“Predators in the Pews” by David Fournier, chief client officer for Adventist Risk Management, confronts a disturbing and destructive behavior seldom written about in church papers. The first sentence in the article’s second paragraph states where the author is headed. “It is hard to imagine the impact of sexual abuse upon a child, and the pain and damage endured regardless of the perpetrator (p. 60).” The perpetrators, Fournier reports, include Seventh-day Adventist clergy, teachers, and others.

While there are numerous challenges that confront our church, there is one that calls for particular attention: the prevention of child-on-child abuse. Child-on-child abuse requires a far different response than adult-to-child abuse. It is possible that the predators may be classmates, bullies, fellow Pathfinders, or friends from within the local church. The victims in these cases are children ranging in age from teenagers to the very young. “It is important,” notes Fournier, “to remember that the perpetrator of the sexual abuse in this case is also a minor and, in many cases, a child who is close in age to the victim. The actions take place with any combination of genders: boys abusing boys or girls; girls abusing boys or other girls. The range of misconduct includes inappropriate touching, sexual acts, sexual intercourse, and sodomy.”

Child-on-child abuse can occur at a children’s ministries party at a church member’s home, on a Pathfinder bus or on a camping trip. Predators take advantage of areas of privacy or isolation, such as restrooms or rooms seldom occupied. Appropriate response is to have adult supervision at all times.

As I reflected on the above article, thoughts whirled about, putting my little gray cells all a-jumble. How can a person inflict such damage on a child? A child who has been sexually abused will carry a lifelong scar that affects every component of that child’s present and future life. Hell’s lowest abyss is too good a place for the sexual pervert who enfolds himself (most of those who prey upon kids are men) in a cloak of piety and spirituality in his attempt to fulfill his sexual fantasies.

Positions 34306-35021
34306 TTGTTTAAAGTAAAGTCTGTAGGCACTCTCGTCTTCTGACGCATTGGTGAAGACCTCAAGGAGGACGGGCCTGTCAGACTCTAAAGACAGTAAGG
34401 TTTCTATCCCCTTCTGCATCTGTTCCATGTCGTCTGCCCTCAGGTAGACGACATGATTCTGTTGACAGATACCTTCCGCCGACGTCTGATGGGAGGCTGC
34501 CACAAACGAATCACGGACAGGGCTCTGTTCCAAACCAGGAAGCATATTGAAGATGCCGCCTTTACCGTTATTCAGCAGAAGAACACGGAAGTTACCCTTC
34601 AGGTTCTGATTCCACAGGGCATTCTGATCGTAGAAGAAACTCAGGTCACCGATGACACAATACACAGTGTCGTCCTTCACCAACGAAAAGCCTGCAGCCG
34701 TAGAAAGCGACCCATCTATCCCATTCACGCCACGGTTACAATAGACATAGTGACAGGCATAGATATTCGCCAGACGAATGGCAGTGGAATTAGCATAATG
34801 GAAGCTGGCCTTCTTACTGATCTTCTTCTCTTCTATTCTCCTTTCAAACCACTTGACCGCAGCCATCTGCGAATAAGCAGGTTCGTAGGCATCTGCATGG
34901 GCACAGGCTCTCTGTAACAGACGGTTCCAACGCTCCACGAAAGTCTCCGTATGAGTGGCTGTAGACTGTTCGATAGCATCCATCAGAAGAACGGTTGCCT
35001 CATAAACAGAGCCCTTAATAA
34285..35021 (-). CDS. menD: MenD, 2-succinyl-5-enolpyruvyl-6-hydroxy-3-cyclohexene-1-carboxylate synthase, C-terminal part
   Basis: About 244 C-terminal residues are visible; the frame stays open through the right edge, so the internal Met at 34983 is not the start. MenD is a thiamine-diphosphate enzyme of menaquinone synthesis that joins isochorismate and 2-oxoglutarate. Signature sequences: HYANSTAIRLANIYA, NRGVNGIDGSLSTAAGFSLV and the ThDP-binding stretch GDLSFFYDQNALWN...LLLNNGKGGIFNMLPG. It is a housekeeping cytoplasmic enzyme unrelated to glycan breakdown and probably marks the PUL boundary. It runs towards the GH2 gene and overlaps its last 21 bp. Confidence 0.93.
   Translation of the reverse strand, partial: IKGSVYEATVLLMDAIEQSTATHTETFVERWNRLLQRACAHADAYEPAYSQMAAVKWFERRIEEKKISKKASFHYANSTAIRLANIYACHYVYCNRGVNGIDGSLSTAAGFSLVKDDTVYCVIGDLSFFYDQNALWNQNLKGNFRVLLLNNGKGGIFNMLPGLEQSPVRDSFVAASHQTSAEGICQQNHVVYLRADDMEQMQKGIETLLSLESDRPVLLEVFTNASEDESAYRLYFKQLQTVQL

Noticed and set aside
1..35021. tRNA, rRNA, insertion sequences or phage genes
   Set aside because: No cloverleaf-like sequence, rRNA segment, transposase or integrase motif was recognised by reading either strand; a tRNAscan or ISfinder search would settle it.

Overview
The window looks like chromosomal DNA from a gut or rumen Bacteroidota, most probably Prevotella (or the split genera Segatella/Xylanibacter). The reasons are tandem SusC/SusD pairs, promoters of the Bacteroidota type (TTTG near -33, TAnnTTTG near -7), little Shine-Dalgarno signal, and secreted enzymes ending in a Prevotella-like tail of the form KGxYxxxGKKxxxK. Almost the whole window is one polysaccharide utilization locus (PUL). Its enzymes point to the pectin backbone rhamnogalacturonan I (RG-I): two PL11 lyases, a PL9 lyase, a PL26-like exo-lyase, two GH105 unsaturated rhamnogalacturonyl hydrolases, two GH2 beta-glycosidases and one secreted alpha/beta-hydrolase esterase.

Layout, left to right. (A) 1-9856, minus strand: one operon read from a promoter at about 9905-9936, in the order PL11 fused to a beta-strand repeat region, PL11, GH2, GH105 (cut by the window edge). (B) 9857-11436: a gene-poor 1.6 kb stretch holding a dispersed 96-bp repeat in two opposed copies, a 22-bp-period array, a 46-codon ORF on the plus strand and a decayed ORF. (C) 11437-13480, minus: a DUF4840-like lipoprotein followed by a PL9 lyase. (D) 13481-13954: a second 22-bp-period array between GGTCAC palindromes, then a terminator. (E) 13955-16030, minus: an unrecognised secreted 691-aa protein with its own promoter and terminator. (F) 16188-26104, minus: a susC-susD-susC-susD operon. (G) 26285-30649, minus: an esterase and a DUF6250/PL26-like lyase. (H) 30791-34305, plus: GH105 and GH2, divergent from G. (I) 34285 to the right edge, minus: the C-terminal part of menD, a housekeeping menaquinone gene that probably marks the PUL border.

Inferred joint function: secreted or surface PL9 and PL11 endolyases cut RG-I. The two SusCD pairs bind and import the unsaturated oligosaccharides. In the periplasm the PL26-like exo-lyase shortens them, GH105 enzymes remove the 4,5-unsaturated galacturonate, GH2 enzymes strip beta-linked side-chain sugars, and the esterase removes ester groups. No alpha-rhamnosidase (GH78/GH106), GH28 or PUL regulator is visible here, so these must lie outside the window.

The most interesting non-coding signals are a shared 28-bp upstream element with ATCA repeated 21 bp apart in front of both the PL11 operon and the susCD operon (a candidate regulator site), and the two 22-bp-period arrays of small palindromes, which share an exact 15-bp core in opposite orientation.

It is encouraging to learn that people and churches have learned to be on the watch for those who are on the prowl. Frank conversations, diligent volunteers, committed church leadership, Adventist Risk Management, and EndItNow, combined with policies and guidelines, enhanced training and background screening, and windows in doors, have made our churches a safer place for our kids and kept predators away. The article reminds the reader that there is no location or function that does not provide a potential target for the child sexual predator. Be aware and report are the watchwords.

End note: AR editor Bill Knott is to be commended for publishing the articles in the three journals referenced above. He has invited us into areas usually avoided by Adventist journalism. Keep at it, people. It’s good stuff! And to those who gave up on the AR, you might give it another try. Who knows? You might like it.


Lawrence Downing, DMin, is a retired pastor who has served as an adjunct instructor at La Sierra University School of Business and the School of Religion, and the Adventist International Institute of Advanced Studies in the Philippines.